Postby kublaikahn » Mon Jan 20, 2014 11:22 pm

"How was your day, honey?" "I spent the day swept up in a world of international law research. How was yours?" My point is nobody talks this way. You sound like an insufferable douche. Instead of trying to sound profound, say something profound. Or at least interesting. I like the theme of reaching out and building connections. I would build on that.


Cut the BS about "superhero" professors and your super-special university. His "wise words" and your self deprecation regarding your school's prestige add nothing to the piece (or your application). It actually sounds like false praise/modesty.

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Re: PS draft. any thoughts greatly appreciated!

Postby Anonymous User » Tue Jan 21, 2014 2:53 am

kublaikahn wrote:You sound like an insufferable douche.


Being an insufferable douche seems to be your schtick, so I'm confident in your ability to sniff out even the faintest whiff of tolerable douche. Wait, wait...I can say that in a more "everyday" parlance: takes one to know one. :wink:

In all seriousness though, this PS seems to have stirred up negative feelings for you and at least one other poster, so it sounds like I should start again. I cut this down from four pages. A lot of what I cut had to do with applying the lesson I learned to the work I am currently doing. I think that the university talk was less overwhelming in the longer version, but is overkill here. My university experience was transformative. It's a huge part of my identity and I am proud of it. A large part of that was getting over the doubts that I had about myself. That's the point I was trying to get across. Maybe I will just state that point and talk more about my current work.

Thanks for your feedback.

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papercut
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Re: PS draft. any thoughts greatly appreciated!

Postby papercut » Tue Jan 21, 2014 3:23 am

“You have the power to change the world in real and lasting ways,” Professor A tilted his chin to survey the class over his glasses.


Did one of the students say that, and that's how the professor reacted?

I shrunk in my chair, certain he had caught my gaze.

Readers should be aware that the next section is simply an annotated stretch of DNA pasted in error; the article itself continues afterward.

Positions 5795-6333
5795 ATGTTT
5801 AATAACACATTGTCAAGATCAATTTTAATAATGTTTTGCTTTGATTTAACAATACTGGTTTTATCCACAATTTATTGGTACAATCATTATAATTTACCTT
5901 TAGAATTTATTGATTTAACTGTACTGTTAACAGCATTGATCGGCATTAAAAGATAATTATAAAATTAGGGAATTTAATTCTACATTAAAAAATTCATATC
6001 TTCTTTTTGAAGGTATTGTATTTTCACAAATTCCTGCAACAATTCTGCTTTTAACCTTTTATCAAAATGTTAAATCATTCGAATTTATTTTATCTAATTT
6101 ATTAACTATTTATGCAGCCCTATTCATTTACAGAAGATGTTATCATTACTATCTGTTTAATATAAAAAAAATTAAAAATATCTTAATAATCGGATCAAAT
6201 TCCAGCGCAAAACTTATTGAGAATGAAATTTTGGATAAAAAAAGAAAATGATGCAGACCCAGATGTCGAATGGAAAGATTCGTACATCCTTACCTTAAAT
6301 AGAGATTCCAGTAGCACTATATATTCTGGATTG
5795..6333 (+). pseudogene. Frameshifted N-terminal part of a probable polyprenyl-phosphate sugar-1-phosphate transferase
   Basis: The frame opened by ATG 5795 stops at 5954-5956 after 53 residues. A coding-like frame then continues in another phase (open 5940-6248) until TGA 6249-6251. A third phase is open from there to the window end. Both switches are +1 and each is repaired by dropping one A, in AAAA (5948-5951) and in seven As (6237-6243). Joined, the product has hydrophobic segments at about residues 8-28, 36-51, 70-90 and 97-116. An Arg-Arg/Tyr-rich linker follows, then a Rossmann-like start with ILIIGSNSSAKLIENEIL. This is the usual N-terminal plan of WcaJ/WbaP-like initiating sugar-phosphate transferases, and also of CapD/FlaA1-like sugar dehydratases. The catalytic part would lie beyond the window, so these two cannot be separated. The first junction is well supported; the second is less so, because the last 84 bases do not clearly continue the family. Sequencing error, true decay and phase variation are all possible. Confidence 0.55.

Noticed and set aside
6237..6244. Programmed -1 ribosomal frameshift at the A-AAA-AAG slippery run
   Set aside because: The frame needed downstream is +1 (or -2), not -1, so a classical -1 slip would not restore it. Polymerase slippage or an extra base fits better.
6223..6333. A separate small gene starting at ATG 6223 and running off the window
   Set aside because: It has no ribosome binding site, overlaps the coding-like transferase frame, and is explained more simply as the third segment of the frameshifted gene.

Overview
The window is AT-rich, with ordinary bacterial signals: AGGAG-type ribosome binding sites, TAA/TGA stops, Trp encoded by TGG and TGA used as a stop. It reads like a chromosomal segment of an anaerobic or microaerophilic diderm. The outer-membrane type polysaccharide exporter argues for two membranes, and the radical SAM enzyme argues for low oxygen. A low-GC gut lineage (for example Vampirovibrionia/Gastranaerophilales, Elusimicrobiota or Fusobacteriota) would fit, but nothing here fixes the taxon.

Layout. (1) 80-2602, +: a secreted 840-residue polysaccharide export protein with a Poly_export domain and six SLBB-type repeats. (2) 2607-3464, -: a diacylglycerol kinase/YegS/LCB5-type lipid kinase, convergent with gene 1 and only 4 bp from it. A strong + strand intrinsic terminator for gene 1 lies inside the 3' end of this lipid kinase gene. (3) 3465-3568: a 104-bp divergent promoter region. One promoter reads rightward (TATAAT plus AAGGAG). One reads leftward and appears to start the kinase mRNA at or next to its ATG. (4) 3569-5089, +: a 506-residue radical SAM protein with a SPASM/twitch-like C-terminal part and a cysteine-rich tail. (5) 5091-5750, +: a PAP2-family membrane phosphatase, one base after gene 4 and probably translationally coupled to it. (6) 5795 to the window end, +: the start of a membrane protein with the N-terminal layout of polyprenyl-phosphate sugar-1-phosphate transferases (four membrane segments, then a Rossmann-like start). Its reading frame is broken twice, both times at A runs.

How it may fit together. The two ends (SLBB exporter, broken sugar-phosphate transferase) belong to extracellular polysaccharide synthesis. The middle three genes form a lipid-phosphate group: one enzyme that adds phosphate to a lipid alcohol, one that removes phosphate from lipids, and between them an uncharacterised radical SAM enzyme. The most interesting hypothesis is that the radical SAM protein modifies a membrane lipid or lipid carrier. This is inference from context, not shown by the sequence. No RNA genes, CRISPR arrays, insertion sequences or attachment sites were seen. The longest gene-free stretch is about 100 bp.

Wait, did you say it?

I think you should make a small change:

“You have the power to change the world in real and lasting ways,” Professor A said, tilting his chin to survey the class over his glasses.


I shrunk in my chair, certain he had caught my gaze.


No one says "gaze" anymore. How about:

I shrunk in my chair, avoiding his eyes.


I think it's a bad idea to talk about changing the world in a PS with rare exceptions. Did you spend some time chasing down war criminals? Did you fight a war? Did you create a non-profit that fed 1000 poor kids in Detroit? Or did you take a vacation in Africa? You get the drift.

Like many of my professors, A was a renaissance man with the resume of a modern day superhero.


The image of a superhero and a renaissance man doesn't work. What's a "modern day superhero['s]," resume supposed to look like? This doesn't have the affect you want it to have on the reader. Don't try to be fancy with your writing. Keep it simple.

Along with his professorship at UNIVERSITY, he was also a leading intellectual property attorney, and travelled to Alabama for pro bono defense work.


Are you trying to get your professor into law school? This is your personal statement, it shouldn't be about anyone else.

He applauded our hard work in getting to UNIVERSITY, and with his next breath assured us that the opportunity would be wasted without the initiative to match.


This is transparent. You're trying to say you went to a prestigious university. This will never work. First, if you went to prestigious university, you wouldn't have to explicitly tell anyone in your PS, and you wouldn't want to. Second, if you went to a pretty good, but far from elite school then it looks bad.

He explained that for many of us those changes would start with the small steps we would make in classes like his—and that it would take not only hard work in the classroom, but also connections to the world outside of the UNIVERSITY bubble.


Okay, I think this is a bad intro, but I'll give you some comments on just the writing style here.

This sentence is way too long. The punctuation is also strange. Why are you using a dash here?
You never told us what kind of class it was, so it's hard to understand what these changes might be like.

You have to remember what purpose a PS serves. It allows admissions officers to get to know you as a person. A real human being. And they can smell BS. So don't try it. Just be honest. Tell us a story about yourself. You don't have to want to change the world. In fact that's really hard to prove in a PS. It doesn't even have to be about law school at all, as long as it's about you.